Members of the National Hospital Insurance Fund (NHIF) who sought cancer treatment in the 2016/17 financial year spent a total of Ksh1 billion.
This comes at a time when the push for the government to declare cancer a national disaster has intensified.
NHIF oncology (cancer treatment) package pays for its members up to Ksh1 million for treatment locally or internationally.
“Cancer patients accessed cancer treatment at a cost of Ksh1 billion paid for by the NHIF in FY 2016/17. Many Kenyans have benefited from the cover by relieving families of the burden of treating chronic diseases” said the NHIF CEO Geoffrey Mwangi.
Afya smiles Kenya estimates the costs of chemotherapy to be between Ksh10,000 and Ksh82,000 per session in a public hospital and Ksh35,000 to Ksh500,000 per session in private Hospitals. This means that on average a patient can spend over one million Kenya shillings for cancer treatment.
“The funds mission is to provide accessible, affordable, social health insurance which, is in line with Universal Health Care (UHC) one of the President’s big four agenda,” reads a statement from the state insurer.
UHC is described by the United Nations as a situation where citizens can access health services without incurring financial hardship. U.N. member states have agreed to work toward universal health coverage by 2030.
If a member who is a patient needs services like radiotherapy or chemotherapy, he or she must first seek pre-authorisation form from the NHIF, which involves having a form filled in by the attending doctors specifying the therapy they require, total sessions needed and drugs before they can be treated.
Cancer is the third highest cause of ill health in Kenya after infectious diseases and cardiovascular diseases. Kenya Cancer network estimates that there are 39,000 new cases of cancer each year with more than 27,000 deaths per year in Kenya. They also estimate that about 60 per cent of those affected by cancer are younger than 70 years old.
The leading cancers in women are breast and cervical cancer while prostate and esophageal cancers dominate in men.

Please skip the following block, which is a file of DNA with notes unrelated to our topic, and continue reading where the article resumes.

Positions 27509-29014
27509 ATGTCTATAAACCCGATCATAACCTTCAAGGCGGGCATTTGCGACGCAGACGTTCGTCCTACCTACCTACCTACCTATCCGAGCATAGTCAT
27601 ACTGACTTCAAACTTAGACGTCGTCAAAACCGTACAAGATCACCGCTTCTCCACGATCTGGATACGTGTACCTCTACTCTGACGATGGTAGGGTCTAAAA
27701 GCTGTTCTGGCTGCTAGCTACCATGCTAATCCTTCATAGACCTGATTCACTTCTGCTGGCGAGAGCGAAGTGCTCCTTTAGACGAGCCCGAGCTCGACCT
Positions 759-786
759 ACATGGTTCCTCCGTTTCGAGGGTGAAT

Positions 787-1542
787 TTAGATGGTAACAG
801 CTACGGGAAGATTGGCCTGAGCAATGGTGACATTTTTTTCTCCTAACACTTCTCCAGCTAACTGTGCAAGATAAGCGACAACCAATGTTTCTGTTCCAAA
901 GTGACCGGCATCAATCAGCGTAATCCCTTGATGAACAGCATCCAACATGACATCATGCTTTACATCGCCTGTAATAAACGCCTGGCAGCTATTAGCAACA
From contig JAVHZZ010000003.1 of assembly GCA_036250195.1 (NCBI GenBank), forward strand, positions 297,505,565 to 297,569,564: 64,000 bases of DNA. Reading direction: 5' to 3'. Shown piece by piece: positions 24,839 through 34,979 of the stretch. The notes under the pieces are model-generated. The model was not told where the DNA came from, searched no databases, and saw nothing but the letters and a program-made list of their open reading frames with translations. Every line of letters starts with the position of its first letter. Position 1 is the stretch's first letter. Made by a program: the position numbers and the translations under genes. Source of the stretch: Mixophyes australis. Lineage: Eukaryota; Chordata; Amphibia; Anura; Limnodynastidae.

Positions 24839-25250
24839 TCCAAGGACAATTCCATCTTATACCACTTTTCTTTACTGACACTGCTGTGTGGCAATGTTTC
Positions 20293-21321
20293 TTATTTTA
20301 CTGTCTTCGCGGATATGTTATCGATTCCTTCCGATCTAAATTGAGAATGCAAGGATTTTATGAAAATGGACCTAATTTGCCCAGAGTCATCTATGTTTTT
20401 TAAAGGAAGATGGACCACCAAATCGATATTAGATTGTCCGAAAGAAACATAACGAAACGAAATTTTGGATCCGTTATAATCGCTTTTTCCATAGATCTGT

“NHIF strives to continually review its benefit packages and organize them towards providing aids to all members. These benefit packages aim to provide financial risk protection,” adds the statement.
Mr Gilbert Osorio from NHIF claims and benefits department is confident that NHIF is capable of taking on the task of implementing the UHC Agenda. He said that NHIF has been tried, tested and proven in the last couple of years.
He further says that over the past five years NHIF has increased the care benefit packages from two to over five. Cancer treatment package is one of the packages in place and has seen thousands of families save millions of shillings on Hospital bills.
“Every day there is one person being diagnosed with cancer in Kenya and 10 people weekly. Statistics have shown that over 70,000 people travel abroad each year to seek treatment and amongst those a staggering 70 per cent are going to seek cancer treatment” Mr. Osoro noted.
The NHIF care package entails up to 10 chemotherapy sessions, oral and injectable anti cancers drugs, inpatient and outpatient oncology services, 20 sessions for radio therapy, and up to two sessions for brachytherapy for advanced cancer per year.
Some of the hospitals that offer the package include all the level five and six hospitals government hospitals, and other private hospitals in urban centers.
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